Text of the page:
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Getting a Summer Staple to Market at Peak Maturity

Posted by Michael Durando, Director, AMS Specialty Crop Program Marketing Order and Agreement Division in Technology
Aug 02, 2016
An avocado
“When consumers buy Florida avocados from any grower, they associate that avocado with all avocados,” said Alan Flinn, manager of the Avocado Administrative Committee. “That’s why it is essential that any Florida-type avocado that reaches the market aligns with our standards.” USDA photo by Lillie Zeng

Although Florida’s green-skin avocado industry may be a niche compared to Hass avocado operations in California, green-skin avocados are beloved by their growers and a staple for the communities that grew up eating them.

With more than 60 varieties and peak maturity ranging from May to December, the Florida avocado industry uses harvest timing and technology to ensure only mature avocados reached consumers.

The industry works with the U.S. Department of Agriculture (USDA) to operate a federal marketing order, which helps the producers expand marketing opportunities and ensures quality fruit for consumers.  Industry members make up the committee that locally administers the marketing order.  Marketing order committees are able to establish industry standards, develop markets, gather data, and conduct research - all tailored to meet the individual needs of a particular commodity and size of its industry.

From maintaining a robust but flexible maturity schedule to customizing an advanced Avocado Variety Enforcement Program (AVEP) that uses DNA testing for inspections, the committee is using its marketing order to capitalize on cutting edge technology when it comes to production and quality.

The Committee maintains a database of size, shape, and other sensory indicators of each avocado variety to evaluate when they reach the optimum maturity to ripen.  The maturity schedule is vital to ensuring integrity in marketplace transactions and is flexible enough to adapt to evolving production conditions.

In 2014, the committee recommended USDA change the marketing order’s maturity schedule for one avocado variety.  After several years of testing, the committee had confirmed some sizes of the Choquette variety were maturing earlier than the schedule indicated they should.  The committee’s action changed the shipping schedule to match current maturity dates.  This change optimized shipments to the fresh market, which benefits growers, handlers, importers, and consumers.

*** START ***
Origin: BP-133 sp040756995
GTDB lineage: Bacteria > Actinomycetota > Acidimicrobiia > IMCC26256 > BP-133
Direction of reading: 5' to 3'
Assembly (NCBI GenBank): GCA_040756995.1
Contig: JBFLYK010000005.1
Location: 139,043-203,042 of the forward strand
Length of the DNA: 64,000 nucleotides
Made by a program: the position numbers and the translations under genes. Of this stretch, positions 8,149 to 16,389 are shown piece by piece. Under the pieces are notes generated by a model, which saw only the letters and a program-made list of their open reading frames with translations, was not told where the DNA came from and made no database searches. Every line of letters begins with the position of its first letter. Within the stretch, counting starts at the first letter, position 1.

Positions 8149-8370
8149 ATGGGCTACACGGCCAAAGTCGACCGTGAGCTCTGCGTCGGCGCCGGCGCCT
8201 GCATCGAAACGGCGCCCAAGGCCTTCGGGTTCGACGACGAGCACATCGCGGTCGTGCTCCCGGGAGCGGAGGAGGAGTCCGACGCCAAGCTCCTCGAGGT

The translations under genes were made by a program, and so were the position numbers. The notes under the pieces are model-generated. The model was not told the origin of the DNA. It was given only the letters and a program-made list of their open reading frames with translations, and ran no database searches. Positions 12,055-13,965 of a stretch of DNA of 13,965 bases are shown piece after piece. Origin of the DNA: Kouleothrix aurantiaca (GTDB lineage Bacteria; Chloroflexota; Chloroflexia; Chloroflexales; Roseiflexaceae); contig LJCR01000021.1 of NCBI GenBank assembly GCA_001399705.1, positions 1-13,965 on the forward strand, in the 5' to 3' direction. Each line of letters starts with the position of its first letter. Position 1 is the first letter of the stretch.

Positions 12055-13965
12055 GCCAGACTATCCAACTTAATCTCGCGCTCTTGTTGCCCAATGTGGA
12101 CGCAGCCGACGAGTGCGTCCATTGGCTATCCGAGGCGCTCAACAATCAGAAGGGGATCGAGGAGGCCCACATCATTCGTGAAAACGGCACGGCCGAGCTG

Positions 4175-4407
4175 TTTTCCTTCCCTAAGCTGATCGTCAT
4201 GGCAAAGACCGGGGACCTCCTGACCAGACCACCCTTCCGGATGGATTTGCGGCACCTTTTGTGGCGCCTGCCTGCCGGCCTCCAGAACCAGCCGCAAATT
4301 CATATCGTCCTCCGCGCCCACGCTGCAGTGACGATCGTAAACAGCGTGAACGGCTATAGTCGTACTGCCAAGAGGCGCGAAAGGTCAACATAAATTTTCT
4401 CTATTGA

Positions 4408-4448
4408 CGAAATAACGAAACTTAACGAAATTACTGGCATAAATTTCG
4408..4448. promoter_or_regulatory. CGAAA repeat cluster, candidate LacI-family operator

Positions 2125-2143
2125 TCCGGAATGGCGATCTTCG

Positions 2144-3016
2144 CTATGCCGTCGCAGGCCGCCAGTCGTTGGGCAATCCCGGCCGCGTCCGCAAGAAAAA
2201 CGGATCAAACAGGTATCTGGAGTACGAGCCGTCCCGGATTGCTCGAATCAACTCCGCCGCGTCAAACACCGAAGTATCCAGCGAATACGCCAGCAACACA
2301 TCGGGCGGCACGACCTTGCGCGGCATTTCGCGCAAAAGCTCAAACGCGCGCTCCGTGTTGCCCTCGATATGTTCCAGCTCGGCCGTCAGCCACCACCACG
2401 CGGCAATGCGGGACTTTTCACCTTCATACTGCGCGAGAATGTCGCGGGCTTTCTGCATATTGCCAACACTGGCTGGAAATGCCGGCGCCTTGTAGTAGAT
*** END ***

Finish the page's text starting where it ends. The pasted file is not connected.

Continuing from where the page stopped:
In the early 2000s, the industry needed a thorough but efficient way to assess and verify that the avocados being shipped to market were labeled appropriately with their variety.  Through its marketing order, the committee collaborated with researchers to identify DNA specifications for each variety and helped federal inspection services adopt more thorough variety identification parameters.

Inspectors evaluate avocado shipments by comparing the declared variety against an official photo-book of varieties, and send random samples to approved USDA laboratories for further verification through DNA testing.  This program, known as the Avocado Variety Enforcement Program (AVEP), continues on an annual basis from mid-August to late-October, and is an ongoing benefit to the Florida avocado industry and consumers by preventing immature fruit from reaching the market.

Today, reports of immature avocados reaching the market have nearly ceased, and members of the industry have widely praised USDA for the development and continuation of the program.  AVEP provides consumers with the assurance that they are purchasing mature quality avocados – ripe for the eating.

Category/Topic: Technology

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